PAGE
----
From a fold in the chest of his robes, the Exarch produces a parchment map. He unrolls it with slow and steady hands, and bids Pfeil come look with a jerk of his head. The map is beautifully illustrated, much like Moren's picture book; the script ought to be unintelligible, he realizes, but somehow it is clear. The continents and islands are familiar, and Pfeil gleans quickly that the most general lay of the land, at least, is the same as at home. His shoulder meets the Exarch's as he examines the map, and for a moment he is reminded of his nightmare. This time the Exarch is well, he tells himself, and to drive the point home he presses in just a touch further, to feel the life running under the Exarch's skin.

The Exarch clears his throat. "The Scions are, as you no doubt suspected, rather scattered to the four winds as it stands. Were it an option, I would advise you meet with Thancred first; I understand you are quite eager to see him."

"That's right. I don't know if he's mentioned it, but I'm his son," Pfeil says, thinking it quite plausible an omission.

"Of course he has. Why should he not?"

Pfeil purses his lips a little. "Well, he's off the table, then. Off doing…secretive whatever, I assume."

"He has taken up with a new companion, and is presently engaged as a wandering hunter of sin eaters."

"Ugh. So he's still playing womanizer, then?"

The Exarch grimaces. "Not…precisely. Here — your best bet is with Alphinaud, at present," he redirects, and points to an island near the western edge of the map. "He's taken up in Kholusia, to forge alliances with the people of Eulmore and its surrounds."

"What about everyone else?"

"Alisaie is here," says the Exarch, tapping a desert to the south, "in Amh Araeng, and its arid wastes. They lie upon the very edge of the inhabitable world, where the Flood of Light was halted. Those who dwell there live in constant fear of attack by the sin eaters."

"Wouldn't it be better to start there, if the people are in so much danger?"

The Exarch smiles at him again, although the placid and patient quality of the expression has begun to fray. "I would prefer you start your journey in Kholusia, that you might not exert yourself past your limits."

Pfeil thinks it is certainly not as serious an undertaking as the Exarch makes it sound, and a little labor with Cambion hardly frightens him. But the Exarch seems exhausted at his sense of urgency, and he is not one to argue after the day preceding. "I'll look for Alphinaud, then."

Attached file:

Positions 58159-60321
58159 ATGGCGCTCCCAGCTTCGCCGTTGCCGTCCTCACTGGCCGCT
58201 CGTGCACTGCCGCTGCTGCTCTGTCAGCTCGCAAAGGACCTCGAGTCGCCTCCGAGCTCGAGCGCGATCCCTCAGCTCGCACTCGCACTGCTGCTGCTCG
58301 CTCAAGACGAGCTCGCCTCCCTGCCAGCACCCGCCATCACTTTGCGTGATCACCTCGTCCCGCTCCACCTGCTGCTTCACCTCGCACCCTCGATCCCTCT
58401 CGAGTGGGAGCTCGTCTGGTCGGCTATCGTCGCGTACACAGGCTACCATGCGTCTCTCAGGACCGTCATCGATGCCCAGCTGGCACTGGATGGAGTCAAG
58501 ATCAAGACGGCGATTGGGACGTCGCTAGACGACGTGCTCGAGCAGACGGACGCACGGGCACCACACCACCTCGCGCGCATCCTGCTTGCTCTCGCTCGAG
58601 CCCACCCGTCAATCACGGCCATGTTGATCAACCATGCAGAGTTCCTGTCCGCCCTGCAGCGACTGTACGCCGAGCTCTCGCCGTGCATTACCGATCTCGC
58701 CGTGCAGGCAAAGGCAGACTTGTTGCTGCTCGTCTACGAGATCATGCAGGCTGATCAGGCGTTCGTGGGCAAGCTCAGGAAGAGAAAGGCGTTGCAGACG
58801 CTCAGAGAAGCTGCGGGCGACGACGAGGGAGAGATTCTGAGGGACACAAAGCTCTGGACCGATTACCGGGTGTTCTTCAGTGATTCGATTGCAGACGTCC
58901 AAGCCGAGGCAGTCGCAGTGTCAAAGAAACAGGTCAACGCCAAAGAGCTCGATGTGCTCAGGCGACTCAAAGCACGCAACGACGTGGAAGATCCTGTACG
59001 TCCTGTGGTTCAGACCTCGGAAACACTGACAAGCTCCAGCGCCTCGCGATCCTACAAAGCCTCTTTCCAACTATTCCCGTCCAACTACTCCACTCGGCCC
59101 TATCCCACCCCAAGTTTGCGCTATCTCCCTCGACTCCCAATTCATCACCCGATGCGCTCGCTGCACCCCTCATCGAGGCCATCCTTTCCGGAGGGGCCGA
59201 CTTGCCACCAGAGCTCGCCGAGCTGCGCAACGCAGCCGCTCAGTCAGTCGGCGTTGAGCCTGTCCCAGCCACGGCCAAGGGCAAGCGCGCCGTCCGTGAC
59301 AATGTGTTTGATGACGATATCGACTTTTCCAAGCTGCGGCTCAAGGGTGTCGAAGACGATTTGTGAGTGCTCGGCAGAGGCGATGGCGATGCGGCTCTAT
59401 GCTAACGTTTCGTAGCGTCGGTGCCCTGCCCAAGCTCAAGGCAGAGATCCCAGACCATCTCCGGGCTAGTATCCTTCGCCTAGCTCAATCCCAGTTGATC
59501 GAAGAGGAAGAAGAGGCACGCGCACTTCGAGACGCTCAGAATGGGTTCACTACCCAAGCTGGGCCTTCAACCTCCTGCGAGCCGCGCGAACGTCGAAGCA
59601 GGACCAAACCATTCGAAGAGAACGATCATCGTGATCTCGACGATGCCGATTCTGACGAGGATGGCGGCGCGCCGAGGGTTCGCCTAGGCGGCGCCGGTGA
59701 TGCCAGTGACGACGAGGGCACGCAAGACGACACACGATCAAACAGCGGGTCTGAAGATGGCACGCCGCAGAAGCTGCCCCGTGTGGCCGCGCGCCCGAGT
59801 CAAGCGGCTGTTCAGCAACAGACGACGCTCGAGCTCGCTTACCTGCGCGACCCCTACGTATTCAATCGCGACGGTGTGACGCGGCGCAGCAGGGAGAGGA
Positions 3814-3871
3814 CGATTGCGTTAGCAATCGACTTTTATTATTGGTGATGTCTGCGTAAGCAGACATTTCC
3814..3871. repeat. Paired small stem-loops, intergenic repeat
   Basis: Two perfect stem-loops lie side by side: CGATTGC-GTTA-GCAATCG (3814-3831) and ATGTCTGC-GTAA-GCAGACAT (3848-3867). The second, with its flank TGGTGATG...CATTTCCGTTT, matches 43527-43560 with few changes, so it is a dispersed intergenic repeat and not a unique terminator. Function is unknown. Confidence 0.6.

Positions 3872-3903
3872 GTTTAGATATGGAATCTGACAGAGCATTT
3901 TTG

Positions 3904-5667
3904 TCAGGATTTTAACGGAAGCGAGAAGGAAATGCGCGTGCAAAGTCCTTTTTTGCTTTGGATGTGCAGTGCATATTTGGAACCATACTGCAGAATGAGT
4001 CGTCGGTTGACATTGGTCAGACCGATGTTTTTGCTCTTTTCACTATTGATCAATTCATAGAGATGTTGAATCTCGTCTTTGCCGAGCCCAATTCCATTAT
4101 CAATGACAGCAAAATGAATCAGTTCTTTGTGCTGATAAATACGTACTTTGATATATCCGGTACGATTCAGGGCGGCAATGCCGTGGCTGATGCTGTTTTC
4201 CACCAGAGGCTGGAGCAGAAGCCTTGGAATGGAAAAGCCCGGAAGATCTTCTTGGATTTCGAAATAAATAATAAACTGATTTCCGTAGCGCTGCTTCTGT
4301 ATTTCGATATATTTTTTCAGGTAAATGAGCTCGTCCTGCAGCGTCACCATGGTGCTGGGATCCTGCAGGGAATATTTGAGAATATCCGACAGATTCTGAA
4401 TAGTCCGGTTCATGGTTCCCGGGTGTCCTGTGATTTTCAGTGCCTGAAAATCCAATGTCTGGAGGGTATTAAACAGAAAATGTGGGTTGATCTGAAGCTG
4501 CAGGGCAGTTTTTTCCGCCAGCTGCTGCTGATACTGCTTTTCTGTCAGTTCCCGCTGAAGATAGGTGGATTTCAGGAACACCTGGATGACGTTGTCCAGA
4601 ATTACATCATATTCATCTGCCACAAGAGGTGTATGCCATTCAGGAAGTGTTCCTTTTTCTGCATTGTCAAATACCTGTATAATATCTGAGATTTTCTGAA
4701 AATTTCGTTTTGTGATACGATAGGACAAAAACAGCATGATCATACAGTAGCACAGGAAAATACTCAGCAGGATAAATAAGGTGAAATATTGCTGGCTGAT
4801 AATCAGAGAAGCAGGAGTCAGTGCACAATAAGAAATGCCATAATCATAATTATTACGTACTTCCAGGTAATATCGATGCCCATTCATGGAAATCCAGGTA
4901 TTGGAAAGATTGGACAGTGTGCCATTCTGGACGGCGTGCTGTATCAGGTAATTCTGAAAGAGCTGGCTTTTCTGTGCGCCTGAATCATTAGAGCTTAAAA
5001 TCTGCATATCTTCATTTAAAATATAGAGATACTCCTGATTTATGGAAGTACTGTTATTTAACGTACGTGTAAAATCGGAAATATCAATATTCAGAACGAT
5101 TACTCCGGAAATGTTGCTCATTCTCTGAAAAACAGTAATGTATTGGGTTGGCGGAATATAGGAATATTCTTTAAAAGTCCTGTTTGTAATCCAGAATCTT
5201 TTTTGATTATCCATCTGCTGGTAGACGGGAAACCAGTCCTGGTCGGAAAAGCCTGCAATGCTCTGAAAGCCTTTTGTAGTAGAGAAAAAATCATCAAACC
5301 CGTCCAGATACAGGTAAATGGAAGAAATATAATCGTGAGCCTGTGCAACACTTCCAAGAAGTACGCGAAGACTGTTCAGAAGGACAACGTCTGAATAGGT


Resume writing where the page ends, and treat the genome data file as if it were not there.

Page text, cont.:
"Thank you," says the Exarch, and his relief is robust enough to touch. "Before I send you on your way, I must warn you, however briefly, of a fact I failed to mention yesterday evening."

"Is something wrong?"

The Exarch shakes his head. "Merely, well — I should hardly wish to give you a fright. Though your fellow Scions were spirited away, in your view, quite recently, time flows…differently, shall we say, in the First — in the space of a single hour in your home world, an entire year might pass in the First, and the reverse could also be true. The pace fluctuates without rhyme or reason, and it cannot be predicted."

"So they've been here how long?"

"Alphinaud and Alisaie, our most, ah, recent arrivals, have lived in the First for almost a year. Y'shtola and Urianger have dwelled here for three winters all told, while Thancred's count stands at five."

Pfeil chews the inside of his cheek in thought. "I suppose the twins will be taller now," he says.

"We have not spoken in some time — it's quite possible they've grown."

The image of Alphinaud or Alisaie towering over him is hard to conjure, too distant and comical. Being only a year younger than him, they have been a touch overdue the growth spurt most Elezen undergo at twenty-some summers; Pfeil has mostly been relieved at their rendering him far from the smallest Scion, but it is a state of affairs that can scarcely last forever. Even — perhaps especially — if they have grown, it will be good to see them again.

"Kholusia is an island," says Pfeil. "Is it a long voyage?"

"Two or three days by boat, perhaps, not taking into account the journey to the coast — a week or so's travel, all in all, I would expect." The Exarch taps his chin. "Luckily, you will be able to travel by air, and should arrive by nightfall or early morning."

"You have airships, then?"

"Better yet, amaro," says the Exarch, with a conspiratorial lilt. "I think you will like them."


"Come with me."

The Exarch leads him back out into the Crystarium proper. Pfeil sucks a breath in through his teeth when the Light hits his eyes again.

"Feeling all right?" The Exarch looks back at Pfeil, but does not stop walking.

"Fine," says Pfeil. The last migraine has not even abated in the entire; he is not happy to have a second all but certain under this damned insistent refulgence, although he will put up with it if he must.